Singapore Botanic Gardens becomes BGCI Patron Member
BGCI is delighted to welcome Singapore Botanic Gardens as its latest Patron Member. As a Patron Member, Singapore joins a number of other large botanic gardens that work closely with BGCI to help shape our programme and determine future directions for the organisation.
BGCI has a long and productive history of working with the Singapore Botanic Gardens. From 2003 - 2010, BGCI's office for South East Asia was based at the Gardens and a number of activities related to BGCI's Investing in Nature programme were held there.
In 2008, Singapore Botanic Gardens played host to a BGCI Gala Benefit Dinner to raise funds to support our work in Southeast Asia. Attended by government and embassy officials as well as representatives from regional companies and NGOs the evening was a great success.
The Gardens also hosted BGCI's successful inaugural International Certificate in Botanic Garden Management in the Asia Pacific Region in March 2010 and in 2013 a BGCI regional workshop on the Global Strategy for Plant Conservation was held at the Gardens.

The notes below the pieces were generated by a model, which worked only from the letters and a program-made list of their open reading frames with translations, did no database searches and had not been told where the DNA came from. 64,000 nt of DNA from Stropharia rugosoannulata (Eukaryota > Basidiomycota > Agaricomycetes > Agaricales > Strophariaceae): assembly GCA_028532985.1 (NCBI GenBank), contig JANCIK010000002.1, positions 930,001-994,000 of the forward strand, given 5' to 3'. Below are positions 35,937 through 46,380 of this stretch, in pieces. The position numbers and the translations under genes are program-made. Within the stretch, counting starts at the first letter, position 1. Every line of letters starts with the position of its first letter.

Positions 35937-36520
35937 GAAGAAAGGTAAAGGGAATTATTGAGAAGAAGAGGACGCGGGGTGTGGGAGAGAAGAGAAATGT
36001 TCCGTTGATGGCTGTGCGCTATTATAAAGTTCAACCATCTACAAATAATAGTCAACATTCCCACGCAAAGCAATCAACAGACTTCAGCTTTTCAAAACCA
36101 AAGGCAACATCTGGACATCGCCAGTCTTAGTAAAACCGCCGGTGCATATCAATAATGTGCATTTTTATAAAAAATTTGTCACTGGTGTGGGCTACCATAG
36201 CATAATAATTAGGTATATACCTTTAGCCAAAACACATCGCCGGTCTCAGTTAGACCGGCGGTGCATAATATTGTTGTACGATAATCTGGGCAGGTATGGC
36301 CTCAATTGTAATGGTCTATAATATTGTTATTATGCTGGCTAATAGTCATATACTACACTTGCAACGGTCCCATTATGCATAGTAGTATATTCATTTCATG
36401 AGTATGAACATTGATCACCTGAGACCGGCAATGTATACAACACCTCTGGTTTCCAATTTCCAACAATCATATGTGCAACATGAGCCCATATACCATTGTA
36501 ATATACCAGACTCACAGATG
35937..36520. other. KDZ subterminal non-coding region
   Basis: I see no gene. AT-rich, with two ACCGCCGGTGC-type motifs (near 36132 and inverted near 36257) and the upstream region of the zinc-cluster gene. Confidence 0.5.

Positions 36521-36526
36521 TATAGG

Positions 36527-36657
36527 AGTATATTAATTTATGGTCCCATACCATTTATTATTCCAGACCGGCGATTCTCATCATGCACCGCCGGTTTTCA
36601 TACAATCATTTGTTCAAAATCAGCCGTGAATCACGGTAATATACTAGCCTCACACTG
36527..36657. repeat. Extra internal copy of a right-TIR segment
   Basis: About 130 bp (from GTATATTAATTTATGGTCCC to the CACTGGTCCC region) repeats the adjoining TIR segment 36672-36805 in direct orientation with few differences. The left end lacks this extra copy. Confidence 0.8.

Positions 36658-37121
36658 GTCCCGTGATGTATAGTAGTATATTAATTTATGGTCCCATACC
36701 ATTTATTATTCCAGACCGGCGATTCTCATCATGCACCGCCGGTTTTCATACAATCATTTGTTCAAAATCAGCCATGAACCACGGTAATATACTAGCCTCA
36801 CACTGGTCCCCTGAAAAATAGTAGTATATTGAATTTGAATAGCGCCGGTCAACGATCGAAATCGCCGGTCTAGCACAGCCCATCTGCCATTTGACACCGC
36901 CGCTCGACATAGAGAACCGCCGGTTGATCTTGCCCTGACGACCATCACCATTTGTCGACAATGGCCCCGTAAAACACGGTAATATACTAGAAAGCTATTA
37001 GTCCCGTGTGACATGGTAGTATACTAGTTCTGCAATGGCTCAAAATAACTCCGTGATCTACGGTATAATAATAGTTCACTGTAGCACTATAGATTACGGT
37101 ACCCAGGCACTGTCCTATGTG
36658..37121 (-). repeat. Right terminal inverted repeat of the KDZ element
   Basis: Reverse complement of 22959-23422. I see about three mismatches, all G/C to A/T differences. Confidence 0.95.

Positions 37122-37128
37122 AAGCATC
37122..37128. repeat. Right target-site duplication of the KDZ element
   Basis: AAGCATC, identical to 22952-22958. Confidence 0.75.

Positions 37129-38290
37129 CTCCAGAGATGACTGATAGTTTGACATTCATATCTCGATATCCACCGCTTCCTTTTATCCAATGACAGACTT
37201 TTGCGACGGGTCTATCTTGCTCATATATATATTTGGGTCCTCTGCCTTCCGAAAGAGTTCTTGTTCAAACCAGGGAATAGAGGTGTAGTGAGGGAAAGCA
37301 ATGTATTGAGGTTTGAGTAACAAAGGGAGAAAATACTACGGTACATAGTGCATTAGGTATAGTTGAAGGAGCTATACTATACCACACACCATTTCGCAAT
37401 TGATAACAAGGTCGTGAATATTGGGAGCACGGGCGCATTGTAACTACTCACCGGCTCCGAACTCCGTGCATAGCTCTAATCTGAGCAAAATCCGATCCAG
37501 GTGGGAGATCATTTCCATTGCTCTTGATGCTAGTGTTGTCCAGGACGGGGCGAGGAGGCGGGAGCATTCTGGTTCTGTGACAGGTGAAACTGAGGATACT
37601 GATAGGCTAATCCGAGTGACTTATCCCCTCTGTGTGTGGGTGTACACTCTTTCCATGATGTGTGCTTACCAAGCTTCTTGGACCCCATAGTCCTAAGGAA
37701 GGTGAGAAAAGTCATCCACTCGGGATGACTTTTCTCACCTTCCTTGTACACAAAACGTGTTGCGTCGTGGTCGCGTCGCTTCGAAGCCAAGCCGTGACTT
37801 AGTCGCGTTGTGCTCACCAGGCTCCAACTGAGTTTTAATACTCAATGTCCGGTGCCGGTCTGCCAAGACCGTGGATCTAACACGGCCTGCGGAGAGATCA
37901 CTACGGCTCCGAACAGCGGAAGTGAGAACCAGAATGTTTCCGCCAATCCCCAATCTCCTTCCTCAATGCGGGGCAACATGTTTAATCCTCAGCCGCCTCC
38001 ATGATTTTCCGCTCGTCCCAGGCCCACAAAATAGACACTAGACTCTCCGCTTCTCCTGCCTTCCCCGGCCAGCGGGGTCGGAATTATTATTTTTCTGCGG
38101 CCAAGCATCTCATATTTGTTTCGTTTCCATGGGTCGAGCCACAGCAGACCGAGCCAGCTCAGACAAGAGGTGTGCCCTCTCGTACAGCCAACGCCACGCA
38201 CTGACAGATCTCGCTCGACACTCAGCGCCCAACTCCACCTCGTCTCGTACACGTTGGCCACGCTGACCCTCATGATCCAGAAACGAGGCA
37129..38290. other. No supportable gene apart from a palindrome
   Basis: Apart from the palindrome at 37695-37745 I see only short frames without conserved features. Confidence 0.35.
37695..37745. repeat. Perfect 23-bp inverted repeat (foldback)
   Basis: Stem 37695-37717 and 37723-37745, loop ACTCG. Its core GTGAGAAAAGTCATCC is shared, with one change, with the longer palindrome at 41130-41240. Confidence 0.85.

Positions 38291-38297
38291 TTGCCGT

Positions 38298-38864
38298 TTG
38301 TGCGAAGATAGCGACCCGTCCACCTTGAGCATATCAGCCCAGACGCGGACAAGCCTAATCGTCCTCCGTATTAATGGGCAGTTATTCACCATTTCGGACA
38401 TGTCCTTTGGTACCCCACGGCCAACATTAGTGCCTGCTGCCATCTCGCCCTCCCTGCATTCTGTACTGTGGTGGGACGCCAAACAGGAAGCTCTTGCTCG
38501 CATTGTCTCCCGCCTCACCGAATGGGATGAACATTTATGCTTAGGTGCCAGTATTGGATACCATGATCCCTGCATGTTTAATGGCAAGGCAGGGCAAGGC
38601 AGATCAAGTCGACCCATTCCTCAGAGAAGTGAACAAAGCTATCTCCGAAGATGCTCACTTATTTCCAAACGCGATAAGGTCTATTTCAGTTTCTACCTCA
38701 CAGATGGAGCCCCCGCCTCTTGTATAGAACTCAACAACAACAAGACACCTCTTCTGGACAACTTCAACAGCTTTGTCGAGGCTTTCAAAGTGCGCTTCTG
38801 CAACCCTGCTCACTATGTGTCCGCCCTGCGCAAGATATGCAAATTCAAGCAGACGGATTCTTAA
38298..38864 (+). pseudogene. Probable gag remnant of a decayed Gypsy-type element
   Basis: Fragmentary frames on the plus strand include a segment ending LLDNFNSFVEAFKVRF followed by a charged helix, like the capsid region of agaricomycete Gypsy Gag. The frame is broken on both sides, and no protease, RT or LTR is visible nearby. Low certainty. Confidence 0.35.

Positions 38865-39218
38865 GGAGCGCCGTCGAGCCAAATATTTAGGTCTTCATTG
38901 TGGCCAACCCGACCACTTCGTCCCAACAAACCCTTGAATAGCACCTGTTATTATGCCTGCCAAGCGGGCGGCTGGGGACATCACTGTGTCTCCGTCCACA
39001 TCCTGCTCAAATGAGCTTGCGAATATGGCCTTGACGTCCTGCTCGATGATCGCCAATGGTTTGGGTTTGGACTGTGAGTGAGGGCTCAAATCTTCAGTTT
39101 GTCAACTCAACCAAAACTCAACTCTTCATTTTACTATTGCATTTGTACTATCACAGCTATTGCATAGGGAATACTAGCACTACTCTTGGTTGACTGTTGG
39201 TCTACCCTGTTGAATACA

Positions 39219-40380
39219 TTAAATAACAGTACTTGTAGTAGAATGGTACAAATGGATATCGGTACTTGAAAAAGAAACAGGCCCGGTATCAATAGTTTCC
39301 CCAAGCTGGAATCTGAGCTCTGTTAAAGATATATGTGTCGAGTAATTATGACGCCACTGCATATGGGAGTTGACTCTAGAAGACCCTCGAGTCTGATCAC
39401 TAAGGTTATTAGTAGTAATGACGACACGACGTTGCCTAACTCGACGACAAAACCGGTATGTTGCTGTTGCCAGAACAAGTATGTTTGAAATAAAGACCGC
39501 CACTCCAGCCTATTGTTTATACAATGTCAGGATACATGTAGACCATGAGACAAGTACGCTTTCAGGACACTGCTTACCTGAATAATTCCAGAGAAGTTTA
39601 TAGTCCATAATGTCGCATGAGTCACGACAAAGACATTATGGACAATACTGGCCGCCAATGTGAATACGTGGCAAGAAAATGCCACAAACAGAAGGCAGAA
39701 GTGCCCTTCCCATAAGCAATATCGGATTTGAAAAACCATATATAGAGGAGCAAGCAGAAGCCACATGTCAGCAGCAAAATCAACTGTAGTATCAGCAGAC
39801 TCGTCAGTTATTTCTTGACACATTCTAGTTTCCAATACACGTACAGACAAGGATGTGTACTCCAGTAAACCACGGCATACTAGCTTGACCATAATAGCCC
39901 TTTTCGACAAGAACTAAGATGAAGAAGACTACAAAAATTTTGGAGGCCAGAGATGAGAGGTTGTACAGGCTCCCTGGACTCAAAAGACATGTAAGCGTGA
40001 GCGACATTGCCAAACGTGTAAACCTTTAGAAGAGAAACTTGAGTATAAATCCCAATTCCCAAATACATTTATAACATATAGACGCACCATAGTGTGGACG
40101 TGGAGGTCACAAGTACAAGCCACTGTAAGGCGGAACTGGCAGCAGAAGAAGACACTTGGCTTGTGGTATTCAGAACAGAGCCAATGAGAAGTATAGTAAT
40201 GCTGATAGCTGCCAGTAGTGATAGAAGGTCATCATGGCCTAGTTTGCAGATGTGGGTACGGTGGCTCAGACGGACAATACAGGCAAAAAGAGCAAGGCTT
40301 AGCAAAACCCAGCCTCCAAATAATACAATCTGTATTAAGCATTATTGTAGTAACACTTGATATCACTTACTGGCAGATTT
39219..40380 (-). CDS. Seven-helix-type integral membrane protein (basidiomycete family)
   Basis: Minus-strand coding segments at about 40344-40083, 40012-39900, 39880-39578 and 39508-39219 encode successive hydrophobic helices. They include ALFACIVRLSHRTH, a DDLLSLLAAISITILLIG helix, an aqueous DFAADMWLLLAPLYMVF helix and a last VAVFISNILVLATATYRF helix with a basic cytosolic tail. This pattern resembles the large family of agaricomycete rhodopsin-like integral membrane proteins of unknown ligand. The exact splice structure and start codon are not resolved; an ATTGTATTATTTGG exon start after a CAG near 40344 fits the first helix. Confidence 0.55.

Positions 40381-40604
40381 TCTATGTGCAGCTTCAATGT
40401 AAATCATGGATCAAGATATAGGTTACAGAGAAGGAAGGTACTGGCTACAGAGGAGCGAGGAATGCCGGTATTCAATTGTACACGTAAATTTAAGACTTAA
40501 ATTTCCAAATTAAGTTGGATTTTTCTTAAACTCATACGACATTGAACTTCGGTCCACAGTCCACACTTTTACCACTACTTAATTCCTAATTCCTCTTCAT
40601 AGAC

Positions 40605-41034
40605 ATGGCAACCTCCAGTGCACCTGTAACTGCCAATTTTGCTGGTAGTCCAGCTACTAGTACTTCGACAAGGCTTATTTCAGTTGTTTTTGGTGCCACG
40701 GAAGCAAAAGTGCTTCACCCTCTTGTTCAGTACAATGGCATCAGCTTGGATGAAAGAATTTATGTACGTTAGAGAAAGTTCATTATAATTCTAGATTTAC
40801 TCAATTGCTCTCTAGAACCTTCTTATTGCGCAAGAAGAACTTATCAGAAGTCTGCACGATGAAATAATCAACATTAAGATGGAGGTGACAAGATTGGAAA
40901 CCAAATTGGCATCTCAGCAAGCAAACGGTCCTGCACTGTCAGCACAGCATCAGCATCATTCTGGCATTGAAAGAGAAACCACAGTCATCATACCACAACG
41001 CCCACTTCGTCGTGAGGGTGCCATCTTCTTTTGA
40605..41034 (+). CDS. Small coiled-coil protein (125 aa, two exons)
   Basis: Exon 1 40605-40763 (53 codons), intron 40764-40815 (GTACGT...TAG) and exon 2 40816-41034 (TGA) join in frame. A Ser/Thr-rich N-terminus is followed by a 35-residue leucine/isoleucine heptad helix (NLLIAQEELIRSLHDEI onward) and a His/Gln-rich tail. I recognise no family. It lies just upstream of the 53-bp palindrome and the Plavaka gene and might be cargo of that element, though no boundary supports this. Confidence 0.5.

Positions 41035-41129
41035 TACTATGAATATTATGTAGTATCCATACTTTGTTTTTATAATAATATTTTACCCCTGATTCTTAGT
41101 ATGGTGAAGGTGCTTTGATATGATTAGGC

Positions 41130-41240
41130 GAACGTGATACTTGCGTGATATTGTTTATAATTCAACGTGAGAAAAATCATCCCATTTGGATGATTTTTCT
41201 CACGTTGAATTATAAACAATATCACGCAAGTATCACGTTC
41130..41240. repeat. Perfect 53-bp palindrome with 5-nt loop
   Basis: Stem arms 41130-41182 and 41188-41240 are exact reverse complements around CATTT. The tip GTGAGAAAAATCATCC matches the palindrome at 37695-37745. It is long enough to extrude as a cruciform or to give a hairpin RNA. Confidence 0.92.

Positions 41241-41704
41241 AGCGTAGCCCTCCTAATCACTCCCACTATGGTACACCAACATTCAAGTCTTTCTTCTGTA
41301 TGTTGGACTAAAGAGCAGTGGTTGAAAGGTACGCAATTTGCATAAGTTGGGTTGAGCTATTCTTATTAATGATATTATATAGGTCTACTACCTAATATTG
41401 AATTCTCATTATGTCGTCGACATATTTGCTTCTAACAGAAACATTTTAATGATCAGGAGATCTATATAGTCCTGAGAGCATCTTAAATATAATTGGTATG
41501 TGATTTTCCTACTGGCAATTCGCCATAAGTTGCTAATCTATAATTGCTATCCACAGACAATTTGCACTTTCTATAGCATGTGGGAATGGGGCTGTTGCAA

The Singapore Botanic Gardens was established at its present site in 1859 and as a result of a series of Kew-trained botanists, the Gardens blossomed into an important botanical institute. Today, the Gardens is managed by the National Parks Board, a statutory board of the Singapore government.
In the early years, the Gardens played an important role in fostering agricultural development in Singapore and the region through collecting, growing, experimenting and distributing potentially useful plants. One of the earliest and most important successes was the introduction, experimentation and promotion of Para Rubber, Hevea brasiliensis. This became a major crop that brought great prosperity to the South East Asian region in the early 20th century. From 1928, the Gardens spearheaded orchid breeding and started its orchid hybridisation programme, facilitated by new in vitro techniques pioneered in its laboratories. In contemporary times, the Gardens also played a key role in Singapore’s Garden City programme through the continual introduction of plants of horticultural and botanical interest.
The Gardens has been inscribed as a UNESCO World Heritage Site at the 39th session of the World Heritage Committee (WHC) on 4 July 2015. The Gardens is the first and only tropical botanic garden on the UNESCO’s World Heritage List. It is the first in Asia and the third botanic gardens inscribed in the world following Orto botanico di Padova and the Royal Botanic Gardens, Kew.